DeSoto County supervisors this week received information from the Mississippi Department of Wildlife, Fisheries and Parks (MDWFP) about a growing concern for a disease affecting deer.
Chronic Wasting Disease (CWD) is to deer what Mad Cow Disease is to cattle, said County Environmental Services Director Ray Laughter. The letter to the board came from MDWFP Chief of Law Enforcement Col. Steve Adcock.
In the letter, Adcock pointed out that the State of Mississippi has enacted legislation that prohibits the transportation of deer carcasses across state lines, either into or out of the state. Other surrounding states have similar legislation and the federal Lacey Act also prohibits deer carcasses being taken across state lines to be disposed of.
Adcock’s letter to the county came because of the possibility of deer carcasses being deposited in the county landfill. Laughter assured residents and the board that cervid (deer) remains are being disposed of properly.
“We properly bury them at least eight feet in the ground,” Laughter said. “Our employees take all of the precautions that they can to make sure that they clean up. We are in the process of reaching out to municipalities individually to let them know that we have been notified about the process and make sure they’re doing the same thing we are.”
The first case of CWD in Mississippi was found in early 2018 and the numbers have grown statewide since then. CWD causes a characteristic spongy degeneration of the brains of infected animals resulting in emaciation, abnormal behavior, loss of bodily functions and death.
Laughter also assured the public of an incorrect perception about CWD and dogs.
“There’s been no evidence that this (CWD) can be passed on to dogs by the dogs eating the meat or chewing on the antlers or anything like that,” Laughter said.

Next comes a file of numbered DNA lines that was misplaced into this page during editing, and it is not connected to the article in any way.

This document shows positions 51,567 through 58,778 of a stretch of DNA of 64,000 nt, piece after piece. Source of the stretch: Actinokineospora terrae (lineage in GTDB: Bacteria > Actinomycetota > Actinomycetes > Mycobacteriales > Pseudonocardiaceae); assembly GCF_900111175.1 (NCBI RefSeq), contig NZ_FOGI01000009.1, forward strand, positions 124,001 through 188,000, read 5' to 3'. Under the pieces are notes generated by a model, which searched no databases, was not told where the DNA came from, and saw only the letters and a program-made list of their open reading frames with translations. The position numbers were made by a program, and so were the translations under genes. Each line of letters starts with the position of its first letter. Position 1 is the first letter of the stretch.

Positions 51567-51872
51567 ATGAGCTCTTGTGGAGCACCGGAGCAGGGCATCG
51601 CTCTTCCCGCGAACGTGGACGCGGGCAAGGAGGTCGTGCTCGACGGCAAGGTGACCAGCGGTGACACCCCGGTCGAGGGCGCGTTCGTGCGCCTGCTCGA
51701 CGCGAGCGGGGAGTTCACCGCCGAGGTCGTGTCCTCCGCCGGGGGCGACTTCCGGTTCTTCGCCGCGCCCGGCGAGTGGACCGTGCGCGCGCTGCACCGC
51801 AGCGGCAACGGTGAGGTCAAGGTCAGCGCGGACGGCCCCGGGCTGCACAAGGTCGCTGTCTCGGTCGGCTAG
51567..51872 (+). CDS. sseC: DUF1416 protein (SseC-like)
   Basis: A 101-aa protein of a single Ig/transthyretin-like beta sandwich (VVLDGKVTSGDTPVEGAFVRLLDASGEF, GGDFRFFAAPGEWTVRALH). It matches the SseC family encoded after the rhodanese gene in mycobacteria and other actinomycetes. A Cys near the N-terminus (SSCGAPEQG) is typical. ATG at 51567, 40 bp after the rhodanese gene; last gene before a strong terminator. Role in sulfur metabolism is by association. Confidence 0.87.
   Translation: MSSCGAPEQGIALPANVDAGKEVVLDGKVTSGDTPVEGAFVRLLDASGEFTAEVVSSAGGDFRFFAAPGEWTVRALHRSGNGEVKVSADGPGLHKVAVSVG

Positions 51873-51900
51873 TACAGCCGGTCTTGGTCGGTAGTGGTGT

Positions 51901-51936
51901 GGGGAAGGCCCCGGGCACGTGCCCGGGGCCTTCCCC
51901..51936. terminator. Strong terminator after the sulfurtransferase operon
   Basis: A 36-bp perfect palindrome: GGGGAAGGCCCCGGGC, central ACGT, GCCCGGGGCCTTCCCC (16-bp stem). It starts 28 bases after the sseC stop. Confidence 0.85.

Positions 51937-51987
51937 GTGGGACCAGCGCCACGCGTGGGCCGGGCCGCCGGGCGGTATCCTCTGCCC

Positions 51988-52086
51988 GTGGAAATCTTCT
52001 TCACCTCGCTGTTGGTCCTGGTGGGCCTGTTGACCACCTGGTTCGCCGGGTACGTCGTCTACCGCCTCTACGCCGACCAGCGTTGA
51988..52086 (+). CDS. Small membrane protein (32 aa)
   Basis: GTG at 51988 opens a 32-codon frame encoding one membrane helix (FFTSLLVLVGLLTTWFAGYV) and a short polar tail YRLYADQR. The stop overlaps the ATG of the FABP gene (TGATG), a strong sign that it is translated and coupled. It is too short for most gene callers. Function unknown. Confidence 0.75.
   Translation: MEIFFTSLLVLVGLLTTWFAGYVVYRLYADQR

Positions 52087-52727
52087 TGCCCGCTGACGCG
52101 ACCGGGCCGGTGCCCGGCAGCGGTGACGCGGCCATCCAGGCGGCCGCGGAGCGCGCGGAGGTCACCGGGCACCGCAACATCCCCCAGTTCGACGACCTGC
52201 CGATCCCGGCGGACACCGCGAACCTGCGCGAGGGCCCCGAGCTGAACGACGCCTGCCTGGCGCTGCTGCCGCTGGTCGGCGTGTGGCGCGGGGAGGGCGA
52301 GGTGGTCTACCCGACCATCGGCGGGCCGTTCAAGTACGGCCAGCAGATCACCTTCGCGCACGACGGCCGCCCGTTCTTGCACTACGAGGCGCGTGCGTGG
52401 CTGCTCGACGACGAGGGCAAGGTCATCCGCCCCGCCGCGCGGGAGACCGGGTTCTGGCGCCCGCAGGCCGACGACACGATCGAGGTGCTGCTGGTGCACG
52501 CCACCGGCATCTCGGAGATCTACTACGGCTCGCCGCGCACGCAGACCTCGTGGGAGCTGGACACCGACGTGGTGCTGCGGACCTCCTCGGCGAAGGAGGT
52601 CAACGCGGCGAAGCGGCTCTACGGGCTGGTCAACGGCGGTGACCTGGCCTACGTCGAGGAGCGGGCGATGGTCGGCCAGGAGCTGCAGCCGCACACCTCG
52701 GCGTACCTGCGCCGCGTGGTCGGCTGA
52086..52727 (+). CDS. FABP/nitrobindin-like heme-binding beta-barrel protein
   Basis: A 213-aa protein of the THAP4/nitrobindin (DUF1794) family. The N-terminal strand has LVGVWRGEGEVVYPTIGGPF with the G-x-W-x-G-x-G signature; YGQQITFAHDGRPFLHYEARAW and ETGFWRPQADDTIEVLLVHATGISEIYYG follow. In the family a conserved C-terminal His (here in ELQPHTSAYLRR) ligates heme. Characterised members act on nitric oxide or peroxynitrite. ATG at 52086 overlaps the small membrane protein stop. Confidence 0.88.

The drop off location in DeSoto County for deer carcasses is the Lewisburg Volunteer Fire Department.
PIPELINE CONCERNS: Board members did direct board attorney Tony Nowak to look into the county’s legal options for a planned crude oil pipeline that will cross through the county. Called the Byhalia Connection, the pipeline would be about 45 miles in length and connect existing pipelines in Marshall County and the Valero refinery in Memphis. The connections are the Diamond Pipeline, which provides the Valero Memphis Refinery with crude oil to produce gasoline and jet fuels used by people in eight states throughout this region, including Tennessee and Mississippi, and the Capline Pipeline, which runs between central Illinois and the U.S. Gulf Coast.
Some residents that would be affected by the pipeline were in attendance at Monday’s board meeting but there was no public discussion of the issue. Instead, board members were expected to look at their options in executive session. Nowak, however, was asked to research the legal situation and possible options the county may have available.
A spokeswoman for Plains All-American Pipeline said meetings are being planned within the next two weeks to present the plan to the public and affected residents. The first of the Open Houses will be at Southaven’s Landers Center on Tuesday, Jan. 21 between 5-7 p.m. Another meeting at the Landers Center will be Feb. 8 between 2-4 p.m. Other Open Houses are planned in between in Byhalia and in Shelby County, Tennessee.
MEDLIN TO LEAD BOARD: District One Supervisor Jesse Medlin is the new Board President for the 2020 year. Medlin takes the leadership seat held the past year by District Four Supervisor Lee Caldwell, while Mark Gardner of District Two was named as Vice President for the year ahead at the same meeting.
“I appreciate the opportunity and y’all having the trust in me to lead the board,” Medlin told his fellow board members.
Medlin, of Olive Branch, is the longest-serving supervisor on the DeSoto County board, as he was first elected in 1992.
Monday was also the first meeting for new District Three Supervisor Ray Denison, who won election to the position in the November election. Denison fills the spot held by Bill Russell, who retired from the board and did not seek re-election.
Bob Bakken is Managing Editor of the DeSoto Times-Tribune.